Engineers refine repair
options for solar array
BY WILLIAM HARWOOD
STORY WRITTEN FOR CBS NEWS "SPACE PLACE" & USED WITH PERMISSION
Posted: October 31, 2007
Repairing a mangled space station solar array is now NASA's top priority because of concern the ripped, partially deployed blanket could pull apart under the stresses and strains of normal operations, possibly forcing a future crew to dump the panels overboard, NASA officials said today.
"Given the fact we could potentially damage this array if we leave it in this configuration, and if we damage this array enough, we could potentially not have it available for the life of the program, this then becomes our priority."
Earlier today, NASA managers called off plans for a spacewalk Thursday by Scott Parazynski and Doug Wheelock to inspect a contaminated solar array rotary joint on the right side of the station's main power truss. Instead, Wheelock and Parazynski, a former emergency room physician, will attempt a daring bit of space surgery to effectively sew up the two rips in the P6-4B solar blanket on the far right side of the power truss and possibly cut away a fouled guidewire.
While engineers have not yet finalized the repair plan, the general idea is to put Parazynski on the end of a shuttle heat shield inspection boom attached to the space station's 50-foot-long robot arm. With the space crane based at a work site at the far left end of the power truss, Parazynski could be maneuvered into position near the damage site on the P6-4B array.
Wheelock, meanwhile, likely would be anchored at the base of the damaged array to provide verbal guidance cues to arm operators back inside the Destiny laboratory module.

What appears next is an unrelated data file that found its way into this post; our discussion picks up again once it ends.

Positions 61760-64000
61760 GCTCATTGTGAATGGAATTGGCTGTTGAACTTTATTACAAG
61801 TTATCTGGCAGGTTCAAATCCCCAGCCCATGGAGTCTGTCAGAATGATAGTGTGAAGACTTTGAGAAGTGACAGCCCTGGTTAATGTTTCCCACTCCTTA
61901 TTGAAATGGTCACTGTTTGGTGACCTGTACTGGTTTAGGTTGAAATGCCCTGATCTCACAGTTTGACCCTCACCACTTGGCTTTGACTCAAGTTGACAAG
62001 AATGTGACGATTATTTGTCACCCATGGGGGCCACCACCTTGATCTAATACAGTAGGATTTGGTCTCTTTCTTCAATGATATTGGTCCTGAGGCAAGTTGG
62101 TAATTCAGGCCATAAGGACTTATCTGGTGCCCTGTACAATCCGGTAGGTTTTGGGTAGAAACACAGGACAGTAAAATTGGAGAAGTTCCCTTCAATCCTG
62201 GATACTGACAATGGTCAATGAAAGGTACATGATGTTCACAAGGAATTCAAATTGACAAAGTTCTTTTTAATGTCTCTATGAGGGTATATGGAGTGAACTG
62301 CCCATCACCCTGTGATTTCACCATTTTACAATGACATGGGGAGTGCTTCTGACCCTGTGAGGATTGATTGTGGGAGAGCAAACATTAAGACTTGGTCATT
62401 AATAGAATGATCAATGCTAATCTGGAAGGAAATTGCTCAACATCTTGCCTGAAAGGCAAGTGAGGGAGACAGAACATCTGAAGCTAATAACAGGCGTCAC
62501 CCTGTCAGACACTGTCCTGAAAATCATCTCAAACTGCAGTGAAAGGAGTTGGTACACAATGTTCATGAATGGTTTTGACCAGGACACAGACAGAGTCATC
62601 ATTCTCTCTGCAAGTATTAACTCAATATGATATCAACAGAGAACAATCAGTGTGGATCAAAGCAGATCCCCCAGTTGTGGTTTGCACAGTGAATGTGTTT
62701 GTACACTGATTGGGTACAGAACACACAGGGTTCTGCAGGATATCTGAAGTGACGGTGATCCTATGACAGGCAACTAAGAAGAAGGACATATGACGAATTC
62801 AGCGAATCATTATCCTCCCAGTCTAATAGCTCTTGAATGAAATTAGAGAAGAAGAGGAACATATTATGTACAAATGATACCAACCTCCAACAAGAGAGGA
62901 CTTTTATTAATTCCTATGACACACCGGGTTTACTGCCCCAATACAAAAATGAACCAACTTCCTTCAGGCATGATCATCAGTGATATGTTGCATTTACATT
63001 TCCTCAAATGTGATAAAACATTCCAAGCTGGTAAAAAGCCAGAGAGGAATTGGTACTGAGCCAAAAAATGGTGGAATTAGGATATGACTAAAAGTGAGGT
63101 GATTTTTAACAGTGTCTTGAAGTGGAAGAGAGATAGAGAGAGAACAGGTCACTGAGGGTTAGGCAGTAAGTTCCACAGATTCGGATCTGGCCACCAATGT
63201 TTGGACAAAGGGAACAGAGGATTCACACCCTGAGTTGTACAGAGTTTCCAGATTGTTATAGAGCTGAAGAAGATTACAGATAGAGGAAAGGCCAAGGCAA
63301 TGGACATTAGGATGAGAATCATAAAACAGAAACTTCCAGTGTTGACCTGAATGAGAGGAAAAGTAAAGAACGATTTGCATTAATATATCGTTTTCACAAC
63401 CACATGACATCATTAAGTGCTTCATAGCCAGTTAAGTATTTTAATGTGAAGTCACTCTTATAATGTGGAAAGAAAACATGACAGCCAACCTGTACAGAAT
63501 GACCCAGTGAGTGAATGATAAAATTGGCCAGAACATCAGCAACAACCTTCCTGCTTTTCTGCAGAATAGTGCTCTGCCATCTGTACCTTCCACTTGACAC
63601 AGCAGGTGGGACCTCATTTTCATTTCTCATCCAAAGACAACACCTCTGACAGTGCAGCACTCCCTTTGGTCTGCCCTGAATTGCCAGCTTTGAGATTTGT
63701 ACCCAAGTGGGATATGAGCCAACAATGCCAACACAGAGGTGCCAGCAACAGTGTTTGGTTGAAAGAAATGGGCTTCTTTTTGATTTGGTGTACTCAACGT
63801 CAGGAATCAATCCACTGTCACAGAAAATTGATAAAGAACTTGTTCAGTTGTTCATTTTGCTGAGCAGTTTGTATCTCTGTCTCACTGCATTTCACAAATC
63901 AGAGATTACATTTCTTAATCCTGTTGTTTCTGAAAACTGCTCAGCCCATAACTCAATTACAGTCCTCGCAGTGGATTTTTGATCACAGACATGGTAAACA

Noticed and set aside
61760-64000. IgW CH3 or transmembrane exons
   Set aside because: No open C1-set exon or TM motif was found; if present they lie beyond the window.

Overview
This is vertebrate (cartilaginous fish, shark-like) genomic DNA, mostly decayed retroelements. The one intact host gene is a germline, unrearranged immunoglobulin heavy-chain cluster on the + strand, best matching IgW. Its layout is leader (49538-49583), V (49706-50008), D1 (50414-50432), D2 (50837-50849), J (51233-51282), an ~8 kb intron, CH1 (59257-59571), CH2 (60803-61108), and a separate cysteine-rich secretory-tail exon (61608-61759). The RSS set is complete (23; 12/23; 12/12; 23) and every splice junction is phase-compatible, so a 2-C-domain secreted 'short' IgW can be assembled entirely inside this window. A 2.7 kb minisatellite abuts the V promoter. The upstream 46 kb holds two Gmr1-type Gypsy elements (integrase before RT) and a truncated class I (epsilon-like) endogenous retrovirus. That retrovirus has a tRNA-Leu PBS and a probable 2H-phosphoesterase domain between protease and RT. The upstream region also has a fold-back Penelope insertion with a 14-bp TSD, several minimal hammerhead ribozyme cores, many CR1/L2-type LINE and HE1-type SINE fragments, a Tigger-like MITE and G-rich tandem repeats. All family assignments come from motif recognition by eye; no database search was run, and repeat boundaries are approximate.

Engineers are still debating the details of the surgery, but one option would be for Parazynski to insert pre-made tabs that work like cufflinks through holes in the blanket slats that were used to secure the panels during launch. Fold-out latches, like the wings of a cufflink, would prevent a tab from pulling back out of a hole. The other end would be inserted through the corresponding alignment hole in an adjacent slat.
The idea is for the connected cufflinks, or something like them, to carry the 70 pounds or so of tension the blanket experiences when the array is fully extended. It is that tension that provides the necessary structural stability and, in this context, the force that could pull the ripped slats apart if nothing was done to strengthen the area.
"There is a lot of work ahead of us on this," Suffredini said. "The team has worked extremely hard. We've got a lot of great ideas. ... We feel pretty good about our chances of getting out for an EVA-4 on Friday. But we haven't actually made a determination that's what we're going to do. We've asked the team to go work this. Later on, late tonight, we're going to look where we're at. If we have the procedures in place and we're comfortable we have a plan that we can implement then we will formally ask the crew to implement that on EVA-4 on Friday."
Covering all the bases, Suffredini said "what I'd like to have if at all possible is another opportunity to go outside if we need it."
"First, we do EVA-4 on Friday and we get as much work as we can get done," he said. "If we're successful, we can call it a mission and let the crew stand down, we'll get the shuttle all configured for return (and) we'll let the shuttle go home. ... If, on the other hand, we don't quite get all our work done (on EVA-4) - and that's a distinct possibility - then we'd like to have the option to pursue an EVA-5 on Sunday."